Collectively and individually, they make my heart soar. Such flight of fancy language, but I’m not exaggerating. To know that these ten people care enough about the work that we do here to make a monthly commitment, an investment is humbling. That sort of investment wasn’t even a thing when I started blogging in December 2005.
Mind you, I don’t offer special rewards to sustaining donors. I do write letters to them that I will publish at a later date on my blog.
I’m writing this because I earned three of those Patreon donors just this past week. That’s remarkable timing as this week I finally was able to terminate my fiscal sponsorship relationship with Persad Center – a feat that took months to finalize and leaves my unable to properly crowdfund or seek grants for AMPLIFY or our other art projects.
I am left asking you to just, literally, give me money directly. That feels awkward and uncomfortable. But it is necessary.
Blogging is not the same as journalism although some journalists do blog. We used to be called ‘new social media’ but I prefer blog. Blog describes my content pretty well, whether it is the #AMPLIFY project or cat photos or breaking stories from Armstrong County about white supremacy. Some of those posts rise to the standard of journalism, others are essays or simply whimsical art with words and images.
Creating blog content has never been a stepping stone to a career in journalism for me. It was always about community organizing and social work, including the community art. I don’t argue that I appreciate the feedback, encouragement, acknowledgement and so forth, but right now my aspiration is to keep the blog running and continue our assorted community projects.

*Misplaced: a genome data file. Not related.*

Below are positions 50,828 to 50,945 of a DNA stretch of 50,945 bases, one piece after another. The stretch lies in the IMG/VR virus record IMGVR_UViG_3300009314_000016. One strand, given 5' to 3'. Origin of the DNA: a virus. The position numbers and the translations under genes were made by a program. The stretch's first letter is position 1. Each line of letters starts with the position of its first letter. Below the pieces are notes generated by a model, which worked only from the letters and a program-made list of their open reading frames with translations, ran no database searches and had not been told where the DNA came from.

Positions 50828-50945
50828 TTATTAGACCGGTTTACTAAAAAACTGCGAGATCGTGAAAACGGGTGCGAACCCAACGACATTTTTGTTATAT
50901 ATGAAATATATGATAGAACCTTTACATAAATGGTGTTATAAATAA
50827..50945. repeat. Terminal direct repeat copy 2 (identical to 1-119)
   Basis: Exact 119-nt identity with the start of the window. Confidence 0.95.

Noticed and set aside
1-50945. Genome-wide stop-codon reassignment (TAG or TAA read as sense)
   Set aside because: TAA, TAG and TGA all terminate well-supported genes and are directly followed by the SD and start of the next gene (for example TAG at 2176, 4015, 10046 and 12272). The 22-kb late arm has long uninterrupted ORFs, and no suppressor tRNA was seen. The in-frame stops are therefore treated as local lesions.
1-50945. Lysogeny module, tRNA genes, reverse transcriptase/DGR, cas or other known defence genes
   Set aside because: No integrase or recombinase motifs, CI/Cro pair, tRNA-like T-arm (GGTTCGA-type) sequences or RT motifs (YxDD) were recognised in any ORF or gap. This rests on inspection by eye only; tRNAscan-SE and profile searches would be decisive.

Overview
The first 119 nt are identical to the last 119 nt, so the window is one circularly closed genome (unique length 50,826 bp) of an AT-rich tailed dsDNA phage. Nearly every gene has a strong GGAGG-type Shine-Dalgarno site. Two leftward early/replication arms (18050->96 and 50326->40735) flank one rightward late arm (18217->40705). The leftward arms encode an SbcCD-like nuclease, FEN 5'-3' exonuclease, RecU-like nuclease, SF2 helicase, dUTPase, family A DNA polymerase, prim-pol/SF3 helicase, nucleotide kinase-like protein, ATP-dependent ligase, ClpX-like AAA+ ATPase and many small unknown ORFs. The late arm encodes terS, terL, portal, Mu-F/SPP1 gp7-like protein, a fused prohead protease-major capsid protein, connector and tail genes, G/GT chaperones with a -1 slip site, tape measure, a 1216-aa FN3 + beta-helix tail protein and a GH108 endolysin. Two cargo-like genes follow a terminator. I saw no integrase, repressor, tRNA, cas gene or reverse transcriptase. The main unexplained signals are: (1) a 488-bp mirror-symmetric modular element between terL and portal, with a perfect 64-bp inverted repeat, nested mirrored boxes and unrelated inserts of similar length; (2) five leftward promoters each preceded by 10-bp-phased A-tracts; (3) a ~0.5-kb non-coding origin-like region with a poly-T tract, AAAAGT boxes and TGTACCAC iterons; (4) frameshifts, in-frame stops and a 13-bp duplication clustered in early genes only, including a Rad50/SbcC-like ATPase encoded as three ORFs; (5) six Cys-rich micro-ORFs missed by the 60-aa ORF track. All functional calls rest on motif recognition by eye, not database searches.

Monthly donors make it happen. My webhosting fees are now $25/month and will be increasing soon because of the vast quantity of data attached to 14+ years of blogging. I spend another $150/month on subscriptions and software and so forth. The ads you see average about $70/month in revenue. So I’m paying out of pocket for all of this. And I do it because it matters. The work matters.
I am constantly appealing to friends and family to help me figure out how to sustain this work. It is a perpetual struggle.
I have several projects in place right now and a few ready to roll out. There’s always something new to explore, some piece of our shared experiences that doesn’t quite make it into the mainstream media. We are the site publishing Q&A’s with recently elected openly LGBTQ elected officials in Pennsylvania. We are the site publishing Q&A’s with LGBTQ organizers in rural communities. We are paying attention to Drag Queen Story Hour and performance art by local queer artists. Some others do these things, but few of them are queer gazes much less the unique intersections of my identities – queer, fat, disabled, cis female, middle-aged white lady.
So, yes, I feel good when someone values that work enough to invest a few dollars each month or even just one time. It isn’t necessary, but it is essential to keep this work going. And to keep me going. The world is just going to get harder in the coming years. We are in this together and I will never take that for granted.
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